- The Washington Times - Monday, September 22, 2003

The gathering storm

Celia Sandys, granddaughter of Sir Winston Churchill, arrived on schedule in Washington last week to address a conference of the Churchill Center.

One of her hosts, Radio America President Jim Roberts, suggested she reschedule her visit in view of the impending arrival of Hurricane Isabel. Miss Sandys, however, was positively Churchillian in her disdain for the gathering storm.

She recounted that shortly after becoming prime minister in 1940, her grandfather decided to fly to France in the height of a storm to give encouragement to the French government.

“He said, ‘Whatever the weather, I am going,’ and go he did,” she said. “It was a case of ‘never give in.’ Many people have told me that I should not go to Washington at this time. I am going.”

So, while Uncle Sam stayed home for two days, Miss Sandys made her rounds, albeit often in the dark. Hundreds of thousands of Washington-area residents remained without electricity yesterday.

Urgent matters

OK, we take that back. Not all federal government officials took a four-day weekend because of Hurricane Isabel.

“Asa Hutchison kept his scheduled appointments [as Hurricane Isabel blew up the Potomac River], meeting with folks at Jefferson Consulting Group in D.C.,” says a highly impressed Michelle C. McWhinney of Lincoln Park Public Relations. “The meeting was educational in nature on issues relating to airline security.”

Mr. Hutchison, a former U.S. attorney and Republican congressman from Arkansas (he was one of the House managers during the Senate impeachment trial of fellow Arkansas native Bill Clinton), is undersecretary for Border and Transportation Security with the new U.S. Department of Homeland Security.

Car talk

There shall be a unique parade along Constitution Avenue next Tuesday, Sept. 30, as an original 1903 Winton Touring Car will lead several classic vehicles — including a 1928 Studebaker, a 1955 Ford Crown Victoria, a 1957 Chevy convertible and a 1961 Cadillac — to the entrance of the National Museum of American History.

Upon arrival around 2 p.m., the museum will provide a sneak peek at “America on the Move,” an exhibition opening this fall in the new General Motors Hall of Transportation.

On behalf of the new exhibit, documentary filmmaker Ken Burns asked many U.S. senators to comment on their first automobiles. Here’s a sampling GM kindly shared with Inside the Beltway:

• Sen. Maria Cantwell, Washington Democrat: Pinto (red and white).

“I was working on Jerry Brown’s campaign for president and one day when he was visiting a city in Ohio I was there with my car. Jerry wanted to ride around in the Pinto, so he climbed in and four other guys crammed into the car to ride around town in the Pinto.”

• Sen. Michael B. Enzi, Wyoming Republican: 1967 Cougar XR-7.

“My first car was metallic lime green with leather seats, toggle switches and multi directional tail lights. I put a lot of miles on it going to Laramie, Wyo., to court the lady that became my wife. After my wife, Diana, and I had our first child in November of 1971, we traded the car in for a station wagon.”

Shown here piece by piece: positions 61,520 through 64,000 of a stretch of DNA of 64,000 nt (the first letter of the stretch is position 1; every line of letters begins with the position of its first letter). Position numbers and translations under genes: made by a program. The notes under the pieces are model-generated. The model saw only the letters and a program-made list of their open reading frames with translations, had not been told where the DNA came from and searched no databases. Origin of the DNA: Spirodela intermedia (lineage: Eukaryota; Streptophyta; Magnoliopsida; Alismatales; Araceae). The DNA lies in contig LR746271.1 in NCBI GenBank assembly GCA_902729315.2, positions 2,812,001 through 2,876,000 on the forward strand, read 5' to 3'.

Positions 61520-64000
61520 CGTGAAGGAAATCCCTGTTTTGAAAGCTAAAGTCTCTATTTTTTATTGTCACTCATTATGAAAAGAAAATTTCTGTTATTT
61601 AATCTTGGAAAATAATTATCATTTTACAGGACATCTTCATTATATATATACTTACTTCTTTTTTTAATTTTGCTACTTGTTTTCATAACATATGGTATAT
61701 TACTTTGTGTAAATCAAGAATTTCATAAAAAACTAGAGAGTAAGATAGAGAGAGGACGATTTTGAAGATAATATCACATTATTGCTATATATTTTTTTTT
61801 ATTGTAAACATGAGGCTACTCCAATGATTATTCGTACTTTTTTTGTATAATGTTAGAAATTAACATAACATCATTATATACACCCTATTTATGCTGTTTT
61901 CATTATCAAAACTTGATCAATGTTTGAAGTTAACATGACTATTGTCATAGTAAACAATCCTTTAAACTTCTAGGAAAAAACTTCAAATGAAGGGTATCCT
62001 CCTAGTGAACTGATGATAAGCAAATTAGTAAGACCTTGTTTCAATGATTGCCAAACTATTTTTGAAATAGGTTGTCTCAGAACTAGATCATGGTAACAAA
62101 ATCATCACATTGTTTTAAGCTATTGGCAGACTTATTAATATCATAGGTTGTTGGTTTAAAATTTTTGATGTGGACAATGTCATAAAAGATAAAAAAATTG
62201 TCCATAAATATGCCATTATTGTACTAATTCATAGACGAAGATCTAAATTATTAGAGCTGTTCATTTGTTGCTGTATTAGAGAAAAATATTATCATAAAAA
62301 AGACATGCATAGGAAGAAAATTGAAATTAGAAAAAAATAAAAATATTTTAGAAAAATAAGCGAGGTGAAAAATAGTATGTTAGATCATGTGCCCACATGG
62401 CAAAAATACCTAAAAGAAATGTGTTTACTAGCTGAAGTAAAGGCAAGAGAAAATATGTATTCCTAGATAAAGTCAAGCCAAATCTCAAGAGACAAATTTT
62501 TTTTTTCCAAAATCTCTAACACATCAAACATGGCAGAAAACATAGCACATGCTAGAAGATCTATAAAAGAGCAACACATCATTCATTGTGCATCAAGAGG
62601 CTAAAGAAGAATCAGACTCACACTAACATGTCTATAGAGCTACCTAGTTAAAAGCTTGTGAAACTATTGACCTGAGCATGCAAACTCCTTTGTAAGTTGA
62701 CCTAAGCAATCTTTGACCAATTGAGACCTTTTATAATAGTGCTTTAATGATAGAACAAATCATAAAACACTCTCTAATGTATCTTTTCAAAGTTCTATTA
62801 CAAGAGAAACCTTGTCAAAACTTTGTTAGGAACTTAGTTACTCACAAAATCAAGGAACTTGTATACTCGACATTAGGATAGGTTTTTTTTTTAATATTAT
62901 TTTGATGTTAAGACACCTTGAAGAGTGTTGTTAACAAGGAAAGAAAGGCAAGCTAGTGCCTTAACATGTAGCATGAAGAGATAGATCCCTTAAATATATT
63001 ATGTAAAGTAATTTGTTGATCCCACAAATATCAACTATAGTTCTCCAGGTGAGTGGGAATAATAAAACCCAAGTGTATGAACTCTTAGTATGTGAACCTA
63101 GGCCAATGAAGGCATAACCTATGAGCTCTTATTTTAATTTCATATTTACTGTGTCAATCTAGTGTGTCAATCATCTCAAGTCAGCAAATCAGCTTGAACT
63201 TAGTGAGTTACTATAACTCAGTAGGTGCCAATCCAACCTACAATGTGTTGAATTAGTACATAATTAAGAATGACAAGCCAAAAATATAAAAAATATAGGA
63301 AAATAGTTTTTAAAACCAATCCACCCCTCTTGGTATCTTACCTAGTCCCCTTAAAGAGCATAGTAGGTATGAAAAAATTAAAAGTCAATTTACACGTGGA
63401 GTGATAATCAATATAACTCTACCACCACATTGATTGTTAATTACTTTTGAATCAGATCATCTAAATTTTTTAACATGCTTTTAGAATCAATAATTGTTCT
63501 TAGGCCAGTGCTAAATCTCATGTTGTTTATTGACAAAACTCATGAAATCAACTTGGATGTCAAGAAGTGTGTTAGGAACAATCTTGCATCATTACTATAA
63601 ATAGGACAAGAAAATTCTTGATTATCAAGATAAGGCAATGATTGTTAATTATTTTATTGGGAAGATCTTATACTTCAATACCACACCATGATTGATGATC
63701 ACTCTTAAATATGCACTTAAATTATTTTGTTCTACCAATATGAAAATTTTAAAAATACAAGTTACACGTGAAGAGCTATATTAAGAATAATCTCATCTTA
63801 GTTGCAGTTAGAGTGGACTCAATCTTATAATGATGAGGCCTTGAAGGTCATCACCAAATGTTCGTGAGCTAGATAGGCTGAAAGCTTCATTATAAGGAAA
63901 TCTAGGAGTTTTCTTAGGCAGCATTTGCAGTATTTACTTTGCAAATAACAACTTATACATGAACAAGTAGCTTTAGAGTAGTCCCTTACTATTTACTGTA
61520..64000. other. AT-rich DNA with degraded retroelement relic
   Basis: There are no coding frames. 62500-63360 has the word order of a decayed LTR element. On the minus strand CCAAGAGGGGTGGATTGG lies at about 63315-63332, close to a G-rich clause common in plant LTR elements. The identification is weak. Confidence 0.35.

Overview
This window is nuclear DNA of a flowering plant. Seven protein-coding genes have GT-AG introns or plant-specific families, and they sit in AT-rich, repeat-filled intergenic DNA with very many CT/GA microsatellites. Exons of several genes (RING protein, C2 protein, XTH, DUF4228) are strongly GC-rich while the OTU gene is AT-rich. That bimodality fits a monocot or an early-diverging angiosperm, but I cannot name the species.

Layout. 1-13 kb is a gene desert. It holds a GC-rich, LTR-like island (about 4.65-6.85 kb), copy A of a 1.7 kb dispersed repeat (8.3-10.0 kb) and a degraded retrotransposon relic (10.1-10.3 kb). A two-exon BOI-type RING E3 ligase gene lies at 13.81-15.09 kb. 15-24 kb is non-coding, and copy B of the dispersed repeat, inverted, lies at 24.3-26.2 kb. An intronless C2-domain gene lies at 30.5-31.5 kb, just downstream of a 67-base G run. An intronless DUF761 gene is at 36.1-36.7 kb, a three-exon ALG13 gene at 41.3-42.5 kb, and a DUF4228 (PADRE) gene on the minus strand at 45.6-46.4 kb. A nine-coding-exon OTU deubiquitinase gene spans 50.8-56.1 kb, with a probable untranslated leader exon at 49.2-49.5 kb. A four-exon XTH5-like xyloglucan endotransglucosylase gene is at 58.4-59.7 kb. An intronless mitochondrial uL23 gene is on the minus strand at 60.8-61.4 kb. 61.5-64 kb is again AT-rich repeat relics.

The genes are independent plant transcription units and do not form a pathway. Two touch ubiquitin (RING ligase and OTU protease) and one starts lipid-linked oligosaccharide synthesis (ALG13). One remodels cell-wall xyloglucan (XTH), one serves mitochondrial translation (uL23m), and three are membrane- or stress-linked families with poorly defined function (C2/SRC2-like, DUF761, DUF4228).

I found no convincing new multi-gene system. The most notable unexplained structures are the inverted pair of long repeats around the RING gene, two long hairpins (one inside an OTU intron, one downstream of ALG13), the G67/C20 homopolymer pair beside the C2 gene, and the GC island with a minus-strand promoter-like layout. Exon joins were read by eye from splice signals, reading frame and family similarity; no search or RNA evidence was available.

• Sen. Trent Lott, Mississippi Republican: 1948 four-door Chevy.

“The interior was huge. The back end was higher that than the front, so I took it down to the beach and put a large sack of sand in the trunk to give it that lowered-in-the-back look. Paid $125 for it. Loved it!”

• Sen. Thomas R. Carper, Delaware Democrat:

“My first car was a 1962 Corvair Monza, made famous in Ralph Nader’s book ‘Unsafe at Any Speed.’ Nader’s strong criticism of the car allowed me to buy it for a song while I was an undergraduate at Ohio State. I believe that I paid less than $500 for the vehicle and went on to drive it for my last couple of years in college and then on to Pensacola, Fla., where I began my preflight training in late 1968.”

• Sen. Carl Levin, Michigan Democrat: “Back in the 1970s, I was serving on the Detroit City Council and driving my mother’s car. One day, as I sat at a restaurant window eating lunch with a friend, I watched a man jump into my mother’s car and drive off. We ran outside, jumped into my buddy’s car and followed the car as he drove to a house in one of Detroit’s neighborhoods. When he parked the car and went inside, we called the police and told them what had happened. They came to the house; I identified the guy; they arrested him and I got my mother’s car back.”

• Sen. Jim Talent, Missouri Republican:

“My first car was a 1974, lime green, Ford Pinto station wagon that cost $1,900. It had a rudimentary rear-window defroster that was powered by this big alternator. When the alternator was fully engaged you could have provided enough electricity for a small suburban town. I was always fighting rust on that car. I would treat the rust and spray over it with lime-green spray paint.”

• Sen. Ben Nelson, Nebraska Democrat: 1952 Plymouth.

The senator’s most vivid memory of his Plymouth occurred when he decided he would give his car a new coat of paint. Immediately afterward, he parked it in front of his parents’ house in McCook, Neb., where a driver sped along, hit the Plymouth and demolished it.

John McCaslin, a nationally syndicated columnist, can be reached at 202/636-3284 or jmccaslin@washingtontimes.com.

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